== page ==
Melissa West delivers a brilliant beginning and a brilliant ending to her young adult novel “Gravity.” just a shame about that midsection.
In the future, peeking is strictly disallowed. Break the rule and peek and you risk losing your life. And that’s exactly what seventeen year old Ari Alexander has gone and done. She peeked and saw Jackson Locke—the arrogant and brash popular kid at school—hovering above her bed. As though she weren’t surprised enough just to see him, she becomes even more so when he issues a challenge: help him or every living person on the face of the planet will die.
Crikey. Sounds a bit serious dat, ay?!
What should Ari do? Should she report him? But then, she appears to be falling for him. He’s not just after her attention, though. And she isn’t just your run –f the mill kinda gal. She knows the art of war, having been taught by her father. Now she’s stuck between two giant (and very sharp) rocks: she can help Jackson by providing information he needs, but that would mean betraying her father and country, or she can remain silent, but that would lead to war.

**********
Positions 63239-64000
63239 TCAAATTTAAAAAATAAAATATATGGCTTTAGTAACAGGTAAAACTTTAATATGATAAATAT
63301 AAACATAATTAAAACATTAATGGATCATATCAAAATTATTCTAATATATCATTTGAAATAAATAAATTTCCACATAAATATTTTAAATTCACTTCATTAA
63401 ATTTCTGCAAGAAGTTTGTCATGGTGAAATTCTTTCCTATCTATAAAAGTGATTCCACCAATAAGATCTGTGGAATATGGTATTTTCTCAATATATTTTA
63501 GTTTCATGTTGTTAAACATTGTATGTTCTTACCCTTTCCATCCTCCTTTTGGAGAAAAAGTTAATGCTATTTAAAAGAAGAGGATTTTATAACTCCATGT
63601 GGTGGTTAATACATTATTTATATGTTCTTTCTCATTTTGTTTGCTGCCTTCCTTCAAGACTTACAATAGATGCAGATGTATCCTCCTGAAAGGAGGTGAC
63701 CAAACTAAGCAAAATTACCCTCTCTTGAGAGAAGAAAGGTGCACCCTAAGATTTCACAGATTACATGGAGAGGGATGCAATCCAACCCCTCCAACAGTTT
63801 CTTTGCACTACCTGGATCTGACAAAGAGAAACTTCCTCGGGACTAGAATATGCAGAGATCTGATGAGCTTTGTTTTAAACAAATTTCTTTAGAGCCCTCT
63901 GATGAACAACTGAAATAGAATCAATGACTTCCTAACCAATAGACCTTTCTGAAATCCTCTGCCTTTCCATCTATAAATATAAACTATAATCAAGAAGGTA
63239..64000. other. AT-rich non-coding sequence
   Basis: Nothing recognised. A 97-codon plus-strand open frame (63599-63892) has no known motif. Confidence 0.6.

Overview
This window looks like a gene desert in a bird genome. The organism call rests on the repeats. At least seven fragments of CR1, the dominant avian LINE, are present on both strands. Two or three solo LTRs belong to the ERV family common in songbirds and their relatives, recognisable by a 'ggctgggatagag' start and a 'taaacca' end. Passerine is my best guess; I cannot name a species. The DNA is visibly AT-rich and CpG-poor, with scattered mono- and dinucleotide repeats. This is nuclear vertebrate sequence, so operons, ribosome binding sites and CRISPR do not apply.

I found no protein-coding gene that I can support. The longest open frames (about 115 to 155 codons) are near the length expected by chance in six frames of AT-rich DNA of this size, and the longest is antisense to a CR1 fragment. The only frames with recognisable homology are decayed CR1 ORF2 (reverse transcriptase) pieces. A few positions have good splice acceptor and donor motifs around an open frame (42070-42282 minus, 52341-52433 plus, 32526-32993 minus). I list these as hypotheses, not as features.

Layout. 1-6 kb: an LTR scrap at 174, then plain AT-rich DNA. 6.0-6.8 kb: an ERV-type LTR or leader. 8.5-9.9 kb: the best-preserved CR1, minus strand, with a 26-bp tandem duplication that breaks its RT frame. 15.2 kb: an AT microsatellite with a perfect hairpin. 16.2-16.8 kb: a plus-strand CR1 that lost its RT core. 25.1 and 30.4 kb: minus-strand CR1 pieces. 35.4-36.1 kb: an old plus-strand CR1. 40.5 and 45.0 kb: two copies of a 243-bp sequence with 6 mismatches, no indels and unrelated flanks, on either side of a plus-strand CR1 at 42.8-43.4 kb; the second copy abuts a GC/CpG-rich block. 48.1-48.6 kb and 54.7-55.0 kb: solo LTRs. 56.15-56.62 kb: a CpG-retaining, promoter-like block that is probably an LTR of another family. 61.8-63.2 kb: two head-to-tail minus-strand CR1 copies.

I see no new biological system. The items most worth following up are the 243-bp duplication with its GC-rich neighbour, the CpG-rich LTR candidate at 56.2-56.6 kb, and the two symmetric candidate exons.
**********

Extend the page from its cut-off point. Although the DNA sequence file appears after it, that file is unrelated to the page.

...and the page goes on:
Mellia West’s Gravity is set a book which is simultaneously brilliant and yet disappointing. Its easy to divide the book in three: the beginning is great, the middle is dull, the n the ending, once again, is great. I suppose the second act is always the hardest.
The characters in Gravity are fantastic (especially Ari and Jackson). Jackson is a real charmer: hot, strong and caring. He’s realistically written, too (at least insofar as an alien / human relationship can be realistic). And the world in which Gravity takes place is extremely well imagined and believable. You’ll find yourself fully engrossed in Melissa West’s vision of the future.
It is a shame that the middle section of the book is weak, but nevertheless, Gravity is a thoroughly enjoyable title and is highly recommended for young adult readers.